Nick Bender <email@example.com> wrote: > > I cannot say for certain not having looked at the code but I can only assume > that products such as Outlook/Exchange which do calendaring which must be > correct across time changes have entire libraries of code to deal with this > issue outside of the standard Windows system libraries. Maybe someone who > knows can enlighten the rest of us.... The process that sysadmins managing Exchange servers had to go through to deal with the US DST rule change was astonishing. It revealed a catastrophically wrong-headed database design. All the data in the Exchange database had to be scanned and re-written to fix incorrect timezone offsets stored in appointments that were to happen in the period between the new and old offset changes. Utterly brain-damaged. http://support.microsoft.com/?kbid=930879
(Spyker, RISKS-24.66) > ... as no doubt it would break a few thousand apps. It would break absolutely nothing, since apps get their time from the operating system, not from the BIOS RTC (which they cannot access anyway; attempting to do so would trigger a general protection fault). The only issue would be having to set your clock when upgrading from a Windows version that uses local time to one that uses UTC.
> Remember last week's kerfuffle over whether the movie industry could own > random 128-bit numbers? (If not, here's some background: 1, 2, 3) Yes, that certainly is some useful background there. Just think, only 340,282,366,920,938,463,463,374,607,431,768,211,453 more terms in the series, and we start getting to 128-bit numbers! But what I really want to know is, which one is now claiming ownership of 1, 2, and 3 — Ed Felten or Monty Solomon? Mark Brader, Toronto, firstname.lastname@example.org [Oh yeah: ROTFL! Risks of copying from a web browser, I suppose. Those were actually supposed to be links, of course — to these pages by the same author: http://www.freedom-to-tinker.com/?p=1152 http://www.freedom-to-tinker.com/?p=1153 http://www.freedom-to-tinker.com/?p=1154 MB]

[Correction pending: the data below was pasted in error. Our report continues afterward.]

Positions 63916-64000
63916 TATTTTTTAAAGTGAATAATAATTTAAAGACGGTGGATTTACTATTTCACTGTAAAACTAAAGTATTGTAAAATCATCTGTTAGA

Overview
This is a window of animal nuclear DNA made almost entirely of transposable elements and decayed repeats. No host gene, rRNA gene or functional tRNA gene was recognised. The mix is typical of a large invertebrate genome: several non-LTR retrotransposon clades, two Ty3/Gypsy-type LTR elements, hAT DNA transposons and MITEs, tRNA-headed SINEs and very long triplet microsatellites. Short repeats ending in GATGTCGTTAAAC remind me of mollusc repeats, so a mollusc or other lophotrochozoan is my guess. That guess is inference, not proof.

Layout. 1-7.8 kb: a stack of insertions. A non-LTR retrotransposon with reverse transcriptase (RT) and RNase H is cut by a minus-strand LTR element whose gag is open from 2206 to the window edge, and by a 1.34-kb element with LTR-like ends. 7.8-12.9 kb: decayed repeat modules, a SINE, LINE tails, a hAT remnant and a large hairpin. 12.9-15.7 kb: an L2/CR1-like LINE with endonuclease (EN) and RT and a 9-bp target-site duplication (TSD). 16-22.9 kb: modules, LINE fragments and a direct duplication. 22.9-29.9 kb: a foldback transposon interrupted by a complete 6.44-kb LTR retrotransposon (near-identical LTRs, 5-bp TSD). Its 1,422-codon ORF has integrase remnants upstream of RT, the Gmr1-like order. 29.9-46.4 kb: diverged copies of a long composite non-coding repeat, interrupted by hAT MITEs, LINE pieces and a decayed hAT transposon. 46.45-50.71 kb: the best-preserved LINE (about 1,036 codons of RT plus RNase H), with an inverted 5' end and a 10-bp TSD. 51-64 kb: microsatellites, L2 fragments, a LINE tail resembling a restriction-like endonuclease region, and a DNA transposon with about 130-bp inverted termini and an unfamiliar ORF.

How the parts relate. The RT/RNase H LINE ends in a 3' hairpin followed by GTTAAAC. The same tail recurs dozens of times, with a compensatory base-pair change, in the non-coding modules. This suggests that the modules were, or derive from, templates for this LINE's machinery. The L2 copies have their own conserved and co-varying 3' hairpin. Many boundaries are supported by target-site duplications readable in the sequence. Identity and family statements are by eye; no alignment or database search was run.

Top 5 Reasons to Attend the 2007 USENIX Annual Technical Conference June 17-22, 2007, Santa Clara, CA http://www.usenix.org/usenix07/progb USENIX '07 offers a cost-effective, one-stop shop for the latest in IT training, break-throughs, and systems research. Check out the top 5 reasons to join us in Santa Clara, CA, June 17-22, 2007: 1. Top-notch training: Highly respected experts provide you with new information and skills you can take back to work tomorrow. Topics include: -- Richard Bejtlich on TCP/IP Weapons School, Layers 2-3 -- Peter Baer Galvin on Solaris 10 Security Features -- AEleen Frisch on Administering Linux in Production Environments -- Steve VanDevender on High-Capacity Email System Design To view the entire training program, see: http://www.usenix.org/events/usenix07/training 2. Invited Talks that feature industry luminaries discussing timely and important topics, such as: -- Keynote Address by Mendel Rosenblum of Stanford University, "The Impact of Virtualization on Computing Systems," -- Plenary Closing by Mary Lou Jepsen, One Laptop per Child, "Crossing the Digital Divide: The Latest Efforts from One Laptop per Child" -- Rob Lanphier, Linden Lab, "Second Life" http://www.usenix.org/usenix07/ITs 3. You'll see it here first: -- The latest developments in cutting-edge systems research in the Refereed Papers track. http://www.usenix.org/events/usenix07/tech -- An introduction to interesting new or ongoing work at the Poster Session. http://www.usenix.org/events/usenix07/activities.html#poster 4. Answers to your toughest questions: -- Guru Is In sessions feature experts who come prepared to respond to your most burning technical questions on hot topics. The full list of topics will be announced soon! http://www.usenix.org/events/usenix07/tech 5. The chance to mingle with industry leaders: -- Evening events such as the Birds-of-a-Feather (BoF) sessions offer additional opportunities to network with peers to gain that all-important "insider" IT knowledge. http://www.usenix.org/events/usenix07/bofs.html And that's just the beginning. Visit http://www.usenix.org/usenix06/progb to see the full list of offerings. Don't forget: -- Register at the headquarters hotel by May 29, 2007, to receive the discounted hotel room rate: http://www.usenix.org/events/usenix07/hotel.html -- Register by June 1 and save up to $300! http://www.usenix.org/events/usenix07/registration -- Take advantage of the multiple employee discount for groups sending 5 or more: http://www.usenix.org/events/usenix07/registration/#multi 2007 USENIX Annual Technical Conference June 17-22, 2007, Santa Clara, CA http://www.usenix.org/usenix07/progb Early Bird Registration Deadline: June 1, 2007